Jasmine Mills knew something was wrong. Ryan Jackson, her childhood sweetheart and the father of their baby due at the end of this month, wasn’t answering his cell phone on the afternoon of Wednesday, Oct. 12.
After an appointment at the obstetrician’s office, the couple, both 18, returned to the house they shared with her family in the 800 block of Seckel Court in Lansdowne at around 2 p.m.
The couple had lunch and then Jackson left around 3 p.m. “He said he was going to hang out with friends” and would be back "in a little while," Mills told Arbutus Patch.
When Mills hadn’t heard from him by dinner, she began to worry. According to Baltimore County police reports, Mills called Jackson’s cell phone repeatedly between 8 p.m. and midnight, and the calls went directly to voice mail every time.
“I knew something was wrong because he never not answered his phone,” she said. “He would always answer or call me right back.”
Mills spent the next two days looking for Jackson and posting flyers with his photo and a description of his tattoos. She searched the neighborhood of rented townhouses arranged in connected cul-de-sacs, where Jackson was known and liked.
Mills questioned Larry Horton, a neighbor and stepfather of Jackson’s friend. Horton and his wife, Angelena, were living with another man, Dale Crites, a block away on the 700 block of Rambo Court.
Horton’s story kept changing, Mills said. According to Mills, Horton at first said he saw Jackson standing in front of Horton's house talking with someone, but later said that Jackson ducked inside his house briefly to get out of the rain. He also told a third story that was inconsistent with the other two, Mills said.
“Everything brought us back to Rambo Court,” Mills said. “That’s the last place he was seen.”
According to Baltimore County police, Mills filed a missing person report at around 12:30 p.m. Friday, Oct. 14.
Later in the afternoon, Mills and her mother, Dorah Precht, walked to Rambo Court. As they approached, according to police, they saw Crites pull his green 1996 Buick into the parking lot in front of his residence.
Larry Horton exited the vehicle with a Bissell carpet cleaning machine that he took inside the house, according to police.
Angelena Horton, according to witnesses, was seen at the time wearing a hospital gown and had bandages on her arms.
Crites dropped off the Hortons and drove away, according to charging documents.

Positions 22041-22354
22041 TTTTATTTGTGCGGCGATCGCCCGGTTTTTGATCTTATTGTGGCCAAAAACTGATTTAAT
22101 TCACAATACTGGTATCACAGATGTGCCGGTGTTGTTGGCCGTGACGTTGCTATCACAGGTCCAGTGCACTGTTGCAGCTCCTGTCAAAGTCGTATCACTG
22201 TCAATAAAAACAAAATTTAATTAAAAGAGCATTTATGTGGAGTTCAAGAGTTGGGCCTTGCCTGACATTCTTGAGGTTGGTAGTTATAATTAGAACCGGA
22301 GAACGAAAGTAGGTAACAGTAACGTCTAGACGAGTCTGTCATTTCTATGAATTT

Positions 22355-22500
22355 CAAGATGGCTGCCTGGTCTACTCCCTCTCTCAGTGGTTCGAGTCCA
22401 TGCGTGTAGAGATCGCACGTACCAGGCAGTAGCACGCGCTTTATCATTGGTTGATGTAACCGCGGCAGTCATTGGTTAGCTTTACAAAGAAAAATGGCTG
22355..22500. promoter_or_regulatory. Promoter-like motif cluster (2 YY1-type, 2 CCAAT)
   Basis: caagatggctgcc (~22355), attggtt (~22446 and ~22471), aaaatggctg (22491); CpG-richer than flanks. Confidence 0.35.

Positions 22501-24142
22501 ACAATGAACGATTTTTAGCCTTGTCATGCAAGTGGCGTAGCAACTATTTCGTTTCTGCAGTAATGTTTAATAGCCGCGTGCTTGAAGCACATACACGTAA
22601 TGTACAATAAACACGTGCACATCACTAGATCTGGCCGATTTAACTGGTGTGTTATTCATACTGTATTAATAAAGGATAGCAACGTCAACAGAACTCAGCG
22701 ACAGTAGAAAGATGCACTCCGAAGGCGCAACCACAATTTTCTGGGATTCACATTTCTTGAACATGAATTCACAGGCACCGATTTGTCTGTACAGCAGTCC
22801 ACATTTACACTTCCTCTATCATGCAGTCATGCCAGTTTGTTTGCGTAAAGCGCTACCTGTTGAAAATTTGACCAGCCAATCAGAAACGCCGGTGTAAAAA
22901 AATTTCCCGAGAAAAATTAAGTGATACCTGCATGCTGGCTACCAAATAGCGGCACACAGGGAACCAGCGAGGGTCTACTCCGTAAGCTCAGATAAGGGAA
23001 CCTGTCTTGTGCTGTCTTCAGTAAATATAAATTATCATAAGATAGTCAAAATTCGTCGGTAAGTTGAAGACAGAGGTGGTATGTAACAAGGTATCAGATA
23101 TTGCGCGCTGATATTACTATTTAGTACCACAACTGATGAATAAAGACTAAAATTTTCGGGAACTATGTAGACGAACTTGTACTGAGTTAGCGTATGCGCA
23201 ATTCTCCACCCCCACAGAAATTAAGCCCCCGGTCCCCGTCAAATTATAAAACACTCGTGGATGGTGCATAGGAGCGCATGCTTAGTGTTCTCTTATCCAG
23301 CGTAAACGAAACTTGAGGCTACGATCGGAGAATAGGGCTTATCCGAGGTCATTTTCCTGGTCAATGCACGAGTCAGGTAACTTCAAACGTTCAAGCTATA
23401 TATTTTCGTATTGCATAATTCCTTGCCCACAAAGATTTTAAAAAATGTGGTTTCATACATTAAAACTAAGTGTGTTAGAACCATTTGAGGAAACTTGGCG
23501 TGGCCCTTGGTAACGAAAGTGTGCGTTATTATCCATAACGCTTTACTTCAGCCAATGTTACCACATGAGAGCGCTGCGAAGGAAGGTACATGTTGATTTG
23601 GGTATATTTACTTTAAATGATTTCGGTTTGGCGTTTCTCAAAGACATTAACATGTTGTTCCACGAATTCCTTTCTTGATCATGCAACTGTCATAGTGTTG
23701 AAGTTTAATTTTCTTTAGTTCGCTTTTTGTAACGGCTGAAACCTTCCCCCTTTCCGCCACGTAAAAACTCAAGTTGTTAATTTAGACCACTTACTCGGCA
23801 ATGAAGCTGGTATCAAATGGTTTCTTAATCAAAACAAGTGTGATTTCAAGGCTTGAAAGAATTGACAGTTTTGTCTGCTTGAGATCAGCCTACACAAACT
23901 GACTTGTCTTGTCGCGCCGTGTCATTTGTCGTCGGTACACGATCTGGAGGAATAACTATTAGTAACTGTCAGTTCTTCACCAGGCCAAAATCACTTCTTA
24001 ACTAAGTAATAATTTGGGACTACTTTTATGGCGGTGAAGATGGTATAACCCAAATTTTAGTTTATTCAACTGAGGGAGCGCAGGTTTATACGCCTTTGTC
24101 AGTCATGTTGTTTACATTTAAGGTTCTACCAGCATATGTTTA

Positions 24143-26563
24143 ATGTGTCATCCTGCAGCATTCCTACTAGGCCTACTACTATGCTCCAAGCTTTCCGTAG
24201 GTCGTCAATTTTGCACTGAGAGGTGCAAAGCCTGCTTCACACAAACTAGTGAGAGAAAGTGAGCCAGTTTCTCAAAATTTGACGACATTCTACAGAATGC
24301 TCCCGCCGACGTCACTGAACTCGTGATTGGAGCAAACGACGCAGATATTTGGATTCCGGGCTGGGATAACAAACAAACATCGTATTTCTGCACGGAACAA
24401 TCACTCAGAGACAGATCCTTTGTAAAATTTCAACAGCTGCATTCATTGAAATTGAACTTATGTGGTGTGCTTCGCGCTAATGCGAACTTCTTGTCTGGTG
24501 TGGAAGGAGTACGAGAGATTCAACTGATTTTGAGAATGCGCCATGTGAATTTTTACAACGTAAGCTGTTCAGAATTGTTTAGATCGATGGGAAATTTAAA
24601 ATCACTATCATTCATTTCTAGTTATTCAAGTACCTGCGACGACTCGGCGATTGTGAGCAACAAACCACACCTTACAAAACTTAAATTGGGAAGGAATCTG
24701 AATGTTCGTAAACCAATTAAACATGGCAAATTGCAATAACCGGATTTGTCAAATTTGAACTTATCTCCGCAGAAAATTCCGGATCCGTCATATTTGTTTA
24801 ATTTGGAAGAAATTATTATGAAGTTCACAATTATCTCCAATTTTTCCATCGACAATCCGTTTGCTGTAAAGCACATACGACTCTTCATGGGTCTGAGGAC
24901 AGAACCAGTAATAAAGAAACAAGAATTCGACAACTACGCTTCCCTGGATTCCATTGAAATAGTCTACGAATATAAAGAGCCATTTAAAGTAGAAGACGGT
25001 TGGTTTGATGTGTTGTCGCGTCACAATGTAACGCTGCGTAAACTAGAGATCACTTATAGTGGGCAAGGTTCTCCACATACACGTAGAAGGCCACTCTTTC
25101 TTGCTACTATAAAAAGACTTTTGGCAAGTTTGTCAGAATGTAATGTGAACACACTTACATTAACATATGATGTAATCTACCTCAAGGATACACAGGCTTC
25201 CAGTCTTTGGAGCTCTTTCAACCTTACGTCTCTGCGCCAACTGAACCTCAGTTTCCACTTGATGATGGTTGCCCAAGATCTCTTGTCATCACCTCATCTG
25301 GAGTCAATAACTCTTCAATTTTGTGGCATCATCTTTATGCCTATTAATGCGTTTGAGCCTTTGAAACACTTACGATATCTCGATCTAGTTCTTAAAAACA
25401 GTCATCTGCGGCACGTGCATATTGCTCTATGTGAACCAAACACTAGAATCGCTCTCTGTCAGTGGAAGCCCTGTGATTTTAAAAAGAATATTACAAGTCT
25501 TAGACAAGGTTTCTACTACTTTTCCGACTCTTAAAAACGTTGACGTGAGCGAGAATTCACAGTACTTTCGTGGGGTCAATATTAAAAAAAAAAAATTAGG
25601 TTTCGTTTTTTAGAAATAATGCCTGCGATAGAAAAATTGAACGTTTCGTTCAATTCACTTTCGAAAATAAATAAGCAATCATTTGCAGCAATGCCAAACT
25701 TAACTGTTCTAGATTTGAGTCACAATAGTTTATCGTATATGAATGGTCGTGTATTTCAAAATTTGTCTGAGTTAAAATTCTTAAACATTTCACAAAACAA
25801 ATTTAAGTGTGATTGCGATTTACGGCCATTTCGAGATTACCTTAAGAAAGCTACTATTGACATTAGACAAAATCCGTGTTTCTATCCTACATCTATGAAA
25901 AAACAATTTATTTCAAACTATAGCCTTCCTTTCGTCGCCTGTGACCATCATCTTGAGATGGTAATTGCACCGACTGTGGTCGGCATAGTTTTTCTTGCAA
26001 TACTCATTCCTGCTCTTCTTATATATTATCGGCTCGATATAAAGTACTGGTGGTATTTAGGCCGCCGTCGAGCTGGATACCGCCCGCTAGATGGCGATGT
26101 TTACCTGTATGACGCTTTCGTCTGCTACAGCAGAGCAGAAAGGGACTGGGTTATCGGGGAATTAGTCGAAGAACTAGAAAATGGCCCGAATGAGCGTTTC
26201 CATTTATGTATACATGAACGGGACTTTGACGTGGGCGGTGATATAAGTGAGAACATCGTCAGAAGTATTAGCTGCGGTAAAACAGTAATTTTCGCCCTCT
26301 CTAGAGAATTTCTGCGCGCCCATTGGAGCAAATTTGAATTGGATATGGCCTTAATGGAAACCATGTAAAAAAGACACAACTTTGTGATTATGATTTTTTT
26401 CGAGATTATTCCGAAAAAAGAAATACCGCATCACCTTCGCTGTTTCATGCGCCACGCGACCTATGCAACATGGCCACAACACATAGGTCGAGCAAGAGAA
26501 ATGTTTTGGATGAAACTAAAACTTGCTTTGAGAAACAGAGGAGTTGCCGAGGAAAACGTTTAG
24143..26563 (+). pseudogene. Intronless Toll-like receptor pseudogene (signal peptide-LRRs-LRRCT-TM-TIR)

Precht said that she then asked Horton if he saw Jackson on Wednesday afternoon and was told a different story than the previous day.
"It Was Just Blood Splattered Everywhere"
On Saturday Oct. 15, Mills said she woke at 4 a.m. and the family was out searching for Jackson by 6 a.m. Word arrived quickly that the Hortons had moved out.
“Somebody said they saw Larry and Angie carrying two bags of their clothes and left in a truck” between 1 and 3 a.m. Saturday morning, Mills said.
A group of people, including Jackson’s family and Mills’ family, went back to the Rambo Court house around mid-day on Saturday and knocked on the door. Crites opened the door and confirmed that the Hortons were gone.
The group asked to come inside the home and look around. Crites admitted them into the living room.
“It looked like somebody was beaten to death,” Precht said. “It was just blood splattered everywhere—all four walls, the ceiling, the couch, all on the floor. It was everywhere.”
As they walked on the carpet, cleaning fluid squished beneath their feet, they said.
A "significant amount of cast-off blood was found around the living room," a subsequent police report noted. "The carpet in the living room was soaking wet."
“Once we saw the blood, we didn’t want to be in there,” Mills said. “Common sense says don’t go in there, call the police,” which they did.
When the police responded, Crites told them what he said Larry Horton had relayed to him: Angelena had sliced her wrists the previous Tuesday and the blood was from her swinging her arm around, Crites said.
“They said the blood was from Angie swinging her arm around after a suicide attempt,” Precht said. “Oh come on. You aren’t getting all four walls, swinging your arm.”
Baltimore County police declined to comment on specifics related to the investigation of Jackson’s death, which has been ruled a homicide and for which Horton has been charged.
“We are not in a position to comment,” said police spokesperson Det. Cathleen Batton.
Mills and her family were certain something terrible had happened to Jackson.
“After [the police] left, we searched," Mills said. "We searched the woods all around here, from Hillcrest [Park at Lansdowne Road] down to the Royal Farms [at Hammonds Ferry Road].”
A member of the search group went back to Rambo Court and opened a garbage bag behind the house. Inside was a bloody blanket covered with black hairs, according to Precht.